Writing custom generators for ScalaCheck can be one of the more difficult and/or time-consuming parts of using it. As a result I thought I’d start putting together a list of generators that I have written or seen elsewhere. Unfortunately I can’t credit all the ones I’ve seen in other places because I google’d and copied them many moons ago, but I’ll give credit/attribution to all the ones I can.Back to top
This is a combination of generators I wrote, and some that I copied from other places and may have modified a little:
If you struggle to learn new things, check out this podcast interview with Barbara Oakley. A few years ago I read her book, A Mind for Numbers: How to Excel at Math and Science (Even If You Flunked Algebra), and it was helpful to me, and even influenced my book, Functional Programming, Simplified.
The new scala-lang.org docs website looks great. It’s also a reminder to me that I probably didn’t stress enough in the Scala Cookbook that everything in Scala is an object, including numbers. (Hopefully I made it clear that functions are objects.) This Scala REPL example shows some of the methods that are available on Scala integers (
This is a page from my book, Functional Programming, Simplified
The most important thing I can tell you about selling is to put down this book, and go buy a copy of How I Raised Myself From Failure to Success in Selling, by Frank Bettger. It’s an old book, but it’s the single most important book on “selling” I have ever read.
In addition to that suggestion, here are a few other important sales tips I know.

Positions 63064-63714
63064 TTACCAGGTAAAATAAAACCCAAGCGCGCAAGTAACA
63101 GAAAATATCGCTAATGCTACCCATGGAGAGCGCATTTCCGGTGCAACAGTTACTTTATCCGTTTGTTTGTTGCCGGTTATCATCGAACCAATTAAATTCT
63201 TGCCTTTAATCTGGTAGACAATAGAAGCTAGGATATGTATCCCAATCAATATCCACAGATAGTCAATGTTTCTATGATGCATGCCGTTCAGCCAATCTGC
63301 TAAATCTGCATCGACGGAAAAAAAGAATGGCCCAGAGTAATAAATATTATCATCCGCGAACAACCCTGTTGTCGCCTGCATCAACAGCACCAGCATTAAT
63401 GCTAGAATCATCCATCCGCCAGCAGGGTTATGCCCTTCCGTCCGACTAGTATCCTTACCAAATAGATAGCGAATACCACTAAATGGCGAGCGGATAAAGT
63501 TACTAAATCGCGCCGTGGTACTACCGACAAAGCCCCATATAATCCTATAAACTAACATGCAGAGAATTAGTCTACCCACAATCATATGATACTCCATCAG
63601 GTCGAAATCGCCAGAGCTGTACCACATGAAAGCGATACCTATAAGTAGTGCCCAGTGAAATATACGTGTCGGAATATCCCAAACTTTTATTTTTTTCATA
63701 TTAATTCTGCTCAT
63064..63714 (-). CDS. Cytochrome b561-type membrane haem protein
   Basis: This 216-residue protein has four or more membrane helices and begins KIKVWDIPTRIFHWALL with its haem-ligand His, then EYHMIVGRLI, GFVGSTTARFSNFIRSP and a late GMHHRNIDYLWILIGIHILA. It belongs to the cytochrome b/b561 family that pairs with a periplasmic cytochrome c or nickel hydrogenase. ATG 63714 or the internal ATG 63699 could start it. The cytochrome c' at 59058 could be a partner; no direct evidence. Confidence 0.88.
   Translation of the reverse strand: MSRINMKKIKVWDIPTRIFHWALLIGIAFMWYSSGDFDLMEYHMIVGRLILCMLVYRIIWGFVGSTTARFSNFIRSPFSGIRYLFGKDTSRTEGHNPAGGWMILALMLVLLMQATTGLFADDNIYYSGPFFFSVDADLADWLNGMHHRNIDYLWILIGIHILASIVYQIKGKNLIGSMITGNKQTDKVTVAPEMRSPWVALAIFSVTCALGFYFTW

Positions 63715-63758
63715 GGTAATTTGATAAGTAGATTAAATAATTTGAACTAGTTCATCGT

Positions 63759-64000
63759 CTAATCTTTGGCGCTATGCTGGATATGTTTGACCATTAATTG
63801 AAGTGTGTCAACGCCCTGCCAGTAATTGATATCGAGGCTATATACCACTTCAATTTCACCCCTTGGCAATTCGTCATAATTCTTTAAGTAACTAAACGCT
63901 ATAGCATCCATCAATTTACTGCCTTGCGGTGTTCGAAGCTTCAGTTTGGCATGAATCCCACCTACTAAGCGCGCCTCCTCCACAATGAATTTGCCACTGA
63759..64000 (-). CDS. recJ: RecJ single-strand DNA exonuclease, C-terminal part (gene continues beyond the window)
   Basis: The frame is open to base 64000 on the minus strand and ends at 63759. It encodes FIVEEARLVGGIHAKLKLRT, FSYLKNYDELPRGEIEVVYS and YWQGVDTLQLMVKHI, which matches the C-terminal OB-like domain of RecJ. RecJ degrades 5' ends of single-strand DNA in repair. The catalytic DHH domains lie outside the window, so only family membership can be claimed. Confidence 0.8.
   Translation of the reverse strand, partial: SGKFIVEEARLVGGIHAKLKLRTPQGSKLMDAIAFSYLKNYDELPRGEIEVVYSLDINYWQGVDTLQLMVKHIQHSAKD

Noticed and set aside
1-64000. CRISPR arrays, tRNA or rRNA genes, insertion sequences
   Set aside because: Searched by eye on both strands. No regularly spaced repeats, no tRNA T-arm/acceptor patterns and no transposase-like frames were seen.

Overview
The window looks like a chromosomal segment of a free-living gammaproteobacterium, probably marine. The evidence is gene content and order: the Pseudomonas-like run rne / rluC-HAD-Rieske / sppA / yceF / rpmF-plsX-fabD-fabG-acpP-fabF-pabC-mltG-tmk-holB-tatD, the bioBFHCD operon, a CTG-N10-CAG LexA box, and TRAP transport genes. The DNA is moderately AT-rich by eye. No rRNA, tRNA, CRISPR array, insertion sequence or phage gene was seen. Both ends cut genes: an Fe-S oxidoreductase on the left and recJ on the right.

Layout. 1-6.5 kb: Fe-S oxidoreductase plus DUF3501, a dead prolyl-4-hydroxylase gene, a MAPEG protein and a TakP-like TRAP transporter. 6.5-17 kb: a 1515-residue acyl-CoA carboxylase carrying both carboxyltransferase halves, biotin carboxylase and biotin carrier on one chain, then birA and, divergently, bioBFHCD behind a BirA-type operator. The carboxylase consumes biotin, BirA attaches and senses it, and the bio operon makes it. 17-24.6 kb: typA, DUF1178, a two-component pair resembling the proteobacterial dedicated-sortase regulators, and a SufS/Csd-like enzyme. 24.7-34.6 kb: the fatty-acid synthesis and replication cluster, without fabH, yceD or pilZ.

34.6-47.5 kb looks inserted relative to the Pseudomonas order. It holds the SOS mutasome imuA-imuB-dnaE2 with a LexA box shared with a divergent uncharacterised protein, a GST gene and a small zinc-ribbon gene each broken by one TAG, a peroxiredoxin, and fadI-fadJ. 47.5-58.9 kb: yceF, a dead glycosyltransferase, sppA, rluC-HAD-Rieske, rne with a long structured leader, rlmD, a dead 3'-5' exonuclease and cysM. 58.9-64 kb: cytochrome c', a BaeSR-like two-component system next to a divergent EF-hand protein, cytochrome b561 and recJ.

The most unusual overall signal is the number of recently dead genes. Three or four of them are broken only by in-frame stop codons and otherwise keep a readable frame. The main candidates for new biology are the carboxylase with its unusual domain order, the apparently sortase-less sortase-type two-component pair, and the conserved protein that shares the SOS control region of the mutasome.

This is an excerpt from the Scala Cookbook (partially modified for the internet). This is Recipe 2.5, “Comparing Floating-Point Numbers in Scala.”
You need to compare two floating-point numbers in Scala, but as in some other programming languages, two floating-point numbers that should be equivalent may not be.
I just learned that MacOS has a softwareupdate command, and further learned that it has a --ignore option, which may or may not let you ignore useless updates. For example, my Mac prompts me daily to update Keynote, Numbers, and Pages, which I rarely (rarely!) use, so I don’t want to bother updating them. I’m hoping the a
softwareupdate command will help me with this.
Alphabet recently authorized another large stock buyback. Like Google’s previous stock repurchase program, the quantity is a little geeky. :)
Scala FAQ: How can I create a range, list, or array of numbers in Scala, such as in a
for loop, or for testing purposes?
to method of the
Int class to create a
Range with the desired elements:
scala> val r = 1 to 10 r: scala.collection.immutable.Range.Inclusive = Range(1, 2, 3, 4, 5, 6, 7, 8, 9, 10)
You can also set the step with the
More Pi Day humor. :)
Nothing too earth shattering here today, but if you need an example of the Scala Map class syntax (how to create a Scala Map), or just want to copy and paste a map of month names to numbers (or numbers to names), I hope the following code is helpful: